Trozzolo bought a “gem” and asked Helix to help remove the quotation marks. It will probably take some late nights by Jeff, Lora, Mason, Jay, and Kathy, but this talented team will have the 5 story abandoned pile of $@*# whipped into shape before you can say “Gee Whiz Nice Building.”
The Kansas City Design Center runs a fifth-year design studio for architecture, interior design and urban design students from both the University of Kansas and Kansas State University Schools of Architecture. This past Friday, April 30, was the final end-of-year critique for the 18 students that elected to do their final year of studies in this dynamic Kansas City design lab. Located on Baltimore Avenue between 10th and 11th Streets, the Design Center studio focuses on urban issues and design opportunities within the Kansas City area. This year the focus was on the Crossroads Arts District, the area of KC where Helix’s office resides. Because of our familiarity with the area, and since many of our projects are located within the Crossroads, Bryan Gross was invited to be one of the local design professionals that spent the day examining and critiquing the student projects. The projects included a small pocket park on Southwest Boulevard, a plan to expand Washington Park to the north across the railroad tracks and into the Crossroads, multiple proposals for magnet schools, a media center, residential buildings and parking structures. Many of the projects included proposals to enliven the arts focus of the area with art galleries, outside film projections, and exterior performance spaces. All of the proposals were thoughtful and would have a positive impact on the area.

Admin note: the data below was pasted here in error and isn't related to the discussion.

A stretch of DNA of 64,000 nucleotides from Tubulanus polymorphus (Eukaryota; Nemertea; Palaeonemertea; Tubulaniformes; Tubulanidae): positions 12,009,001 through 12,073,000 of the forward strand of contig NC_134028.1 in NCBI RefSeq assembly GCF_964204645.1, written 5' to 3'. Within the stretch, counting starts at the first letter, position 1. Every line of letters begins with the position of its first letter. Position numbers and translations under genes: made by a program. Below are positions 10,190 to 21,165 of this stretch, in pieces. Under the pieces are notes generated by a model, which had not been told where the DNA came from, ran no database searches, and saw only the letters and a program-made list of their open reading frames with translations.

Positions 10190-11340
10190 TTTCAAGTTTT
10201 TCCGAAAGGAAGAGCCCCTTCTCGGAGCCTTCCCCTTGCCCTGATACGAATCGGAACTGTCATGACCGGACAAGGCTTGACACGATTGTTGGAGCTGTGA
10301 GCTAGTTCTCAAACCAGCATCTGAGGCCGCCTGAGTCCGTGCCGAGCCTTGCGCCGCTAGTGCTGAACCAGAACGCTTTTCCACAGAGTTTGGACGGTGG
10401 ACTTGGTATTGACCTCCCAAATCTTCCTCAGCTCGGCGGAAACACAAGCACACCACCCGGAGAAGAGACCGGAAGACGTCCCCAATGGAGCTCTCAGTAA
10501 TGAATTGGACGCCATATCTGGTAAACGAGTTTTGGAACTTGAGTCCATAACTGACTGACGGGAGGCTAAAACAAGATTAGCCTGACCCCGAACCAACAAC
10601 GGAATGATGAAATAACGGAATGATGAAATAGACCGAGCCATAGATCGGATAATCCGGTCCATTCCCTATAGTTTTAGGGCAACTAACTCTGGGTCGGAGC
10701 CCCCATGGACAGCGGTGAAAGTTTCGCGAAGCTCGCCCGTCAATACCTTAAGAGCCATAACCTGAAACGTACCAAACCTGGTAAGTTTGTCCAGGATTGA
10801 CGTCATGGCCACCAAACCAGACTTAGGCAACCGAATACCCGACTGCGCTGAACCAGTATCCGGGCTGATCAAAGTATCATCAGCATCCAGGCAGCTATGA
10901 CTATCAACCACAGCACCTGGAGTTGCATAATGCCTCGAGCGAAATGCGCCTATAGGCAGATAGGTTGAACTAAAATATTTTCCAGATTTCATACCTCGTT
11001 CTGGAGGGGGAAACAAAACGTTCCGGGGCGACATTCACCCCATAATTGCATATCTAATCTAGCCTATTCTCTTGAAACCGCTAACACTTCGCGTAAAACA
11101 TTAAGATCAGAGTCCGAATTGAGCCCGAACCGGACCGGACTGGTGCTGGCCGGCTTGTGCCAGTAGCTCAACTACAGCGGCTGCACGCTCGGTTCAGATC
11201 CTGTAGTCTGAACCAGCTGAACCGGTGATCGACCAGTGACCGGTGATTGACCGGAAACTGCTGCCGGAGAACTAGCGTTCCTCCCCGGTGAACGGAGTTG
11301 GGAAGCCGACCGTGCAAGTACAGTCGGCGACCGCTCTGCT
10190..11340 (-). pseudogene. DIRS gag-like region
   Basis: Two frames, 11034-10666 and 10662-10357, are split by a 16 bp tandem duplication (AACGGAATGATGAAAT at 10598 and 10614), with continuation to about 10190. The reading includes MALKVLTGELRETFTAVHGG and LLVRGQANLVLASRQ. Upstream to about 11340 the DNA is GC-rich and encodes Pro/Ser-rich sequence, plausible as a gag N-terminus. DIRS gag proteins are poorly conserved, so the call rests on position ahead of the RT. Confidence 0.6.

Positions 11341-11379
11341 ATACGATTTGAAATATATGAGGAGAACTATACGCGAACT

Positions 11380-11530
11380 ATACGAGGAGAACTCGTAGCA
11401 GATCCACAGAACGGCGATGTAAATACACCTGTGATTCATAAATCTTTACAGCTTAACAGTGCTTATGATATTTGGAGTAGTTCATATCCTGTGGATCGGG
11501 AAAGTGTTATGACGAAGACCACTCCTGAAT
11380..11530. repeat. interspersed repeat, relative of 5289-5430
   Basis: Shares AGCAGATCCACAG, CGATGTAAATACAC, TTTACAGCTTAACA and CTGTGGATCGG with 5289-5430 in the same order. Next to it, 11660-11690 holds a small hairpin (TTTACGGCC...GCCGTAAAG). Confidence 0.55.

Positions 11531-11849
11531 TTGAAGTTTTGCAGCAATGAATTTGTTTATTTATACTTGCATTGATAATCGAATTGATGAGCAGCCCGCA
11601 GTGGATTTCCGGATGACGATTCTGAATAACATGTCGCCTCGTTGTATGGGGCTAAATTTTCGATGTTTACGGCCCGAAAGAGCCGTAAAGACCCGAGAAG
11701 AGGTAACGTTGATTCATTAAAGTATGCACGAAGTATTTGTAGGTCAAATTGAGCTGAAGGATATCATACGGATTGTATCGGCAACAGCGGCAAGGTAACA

The Design Center also sponsors public lectures and discussion forums that feature leading architects, urban designers and others interested in design, architecture, and the development of a livable urban context. More public dialogue on how specific areas of KC can expand and evolve can only help our city become a more dynamic, creative and competitive place, and we applaud the Kansas City Design Center for initiating that effort.
On March 18-19, Dale Duncan visited the United Nations Headquarters in New York and made a presentation on sustainable development of ICT (Information and Communications Technology) model village centers to world leaders at the Infopoverty World Conference. This conference was organized by The Observatory for Cultural and Audiovisual Communication in the Mediterranean and the World (OCCAM). According to Dale, the trip was a huge success and big step toward solving global poverty issues.
Backing up a bit for some history… In the last 10 years, the UN, in their quest to reduce world poverty, has developed ICT model villages for impoverished and disadvantaged communities. The current model stresses the importance of satellite connectivity and e-services among other ideas.
Recognizing that sustainable development in these models is the next obvious step, Helix and ACI (Affecting Change International) developed a model for a village center made of discarded shipping containers. Breaking the concept into three separate functions – medical, educational, and sustainable – Dale presented the efficiencies and economy of housing these functions in self-contained, durable units. Among the initiatives discussed were ways to provide tools for conserving water, managing wastes, and providing distance education to remote communities. His ideas stressed the importance of adapting the contents of each village center to regional needs via partnerships with organizations that have existing relationships with the communities served.
The team members working on this project included David Neeley with ACI and multiple Helix associates: Dale Duncan, Lora Everett, Trudy Faulker, Linda Glazier, Sarah Godfrey, Bryan Gross, Ryan Hunter, Erica Muhlenbruch, Mark Neibling, Jacob Palan, Carly Pumphrey, Andrea Regnier, Shawn Sanem, Dustin Schafer, Curtis Simmons, and Kristine Sutherlin.